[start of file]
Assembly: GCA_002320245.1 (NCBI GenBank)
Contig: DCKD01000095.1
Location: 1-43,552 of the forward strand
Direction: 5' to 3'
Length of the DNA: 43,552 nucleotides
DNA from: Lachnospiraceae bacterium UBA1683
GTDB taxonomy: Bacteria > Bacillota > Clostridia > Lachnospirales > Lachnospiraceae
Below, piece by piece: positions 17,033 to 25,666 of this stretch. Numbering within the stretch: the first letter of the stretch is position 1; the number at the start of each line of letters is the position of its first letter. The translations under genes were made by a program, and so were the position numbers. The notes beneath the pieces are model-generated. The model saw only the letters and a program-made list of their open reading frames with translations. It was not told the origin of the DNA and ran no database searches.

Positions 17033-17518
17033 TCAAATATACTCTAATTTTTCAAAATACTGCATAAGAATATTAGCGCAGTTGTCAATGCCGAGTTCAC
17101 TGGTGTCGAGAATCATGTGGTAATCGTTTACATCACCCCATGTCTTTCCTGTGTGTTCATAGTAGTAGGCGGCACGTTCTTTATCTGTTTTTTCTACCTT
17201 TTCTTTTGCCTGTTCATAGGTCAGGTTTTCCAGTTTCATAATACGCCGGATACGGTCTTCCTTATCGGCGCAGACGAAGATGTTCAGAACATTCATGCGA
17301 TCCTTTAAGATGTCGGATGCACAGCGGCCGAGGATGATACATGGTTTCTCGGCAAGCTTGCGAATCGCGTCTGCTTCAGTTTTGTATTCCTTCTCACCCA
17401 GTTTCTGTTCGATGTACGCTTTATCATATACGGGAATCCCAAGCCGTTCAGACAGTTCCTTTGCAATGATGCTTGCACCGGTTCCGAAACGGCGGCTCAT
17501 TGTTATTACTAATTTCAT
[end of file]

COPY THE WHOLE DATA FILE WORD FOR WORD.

Assembly: GCA_002320245.1 (NCBI GenBank)
Contig: DCKD01000095.1
Location: 1-43,552 of the forward strand
Direction: 5' to 3'
Length of the DNA: 43,552 nucleotides
DNA from: Lachnospiraceae bacterium UBA1683
GTDB taxonomy: Bacteria > Bacillota > Clostridia > Lachnospirales > Lachnospiraceae
Below, piece by piece: positions 17,033 to 25,666 of this stretch. Numbering within the stretch: the first letter of the stretch is position 1; the number at the start of each line of letters is the position of its first letter. The translations under genes were made by a program, and so were the position numbers. The notes beneath the pieces are model-generated. The model saw only the letters and a program-made list of their open reading frames with translations. It was not told the origin of the DNA and ran no database searches.

Positions 17033-17518
17033 TCAAATATACTCTAATTTTTCAAAATACTGCATAAGAATATTAGCGCAGTTGTCAATGCCGAGTTCAC
17101 TGGTGTCGAGAATCATGTGGTAATCGTTTACATCACCCCATGTCTTTCCTGTGTGTTCATAGTAGTAGGCGGCACGTTCTTTATCTGTTTTTTCTACCTT
17201 TTCTTTTGCCTGTTCATAGGTCAGGTTTTCCAGTTTCATAATACGCCGGATACGGTCTTCCTTATCGGCGCAGACGAAGATGTTCAGAACATTCATGCGA
17301 TCCTTTAAGATGTCGGATGCACAGCGGCCGAGGATGATACATGGTTTCTCGGCAAGCTTGCGAATCGCGTCTGCTTCAGTTTTGTATTCCTTCTCACCCA
17401 GTTTCTGTTCGATGTACGCTTTATCATATACGGGAATCCCAAGCCGTTCAGACAGTTCCTTTGCAATGATGCTTGCACCGGTTCCGAAACGGCGGCTCAT
17501 TGTTATTACTAATTTCAT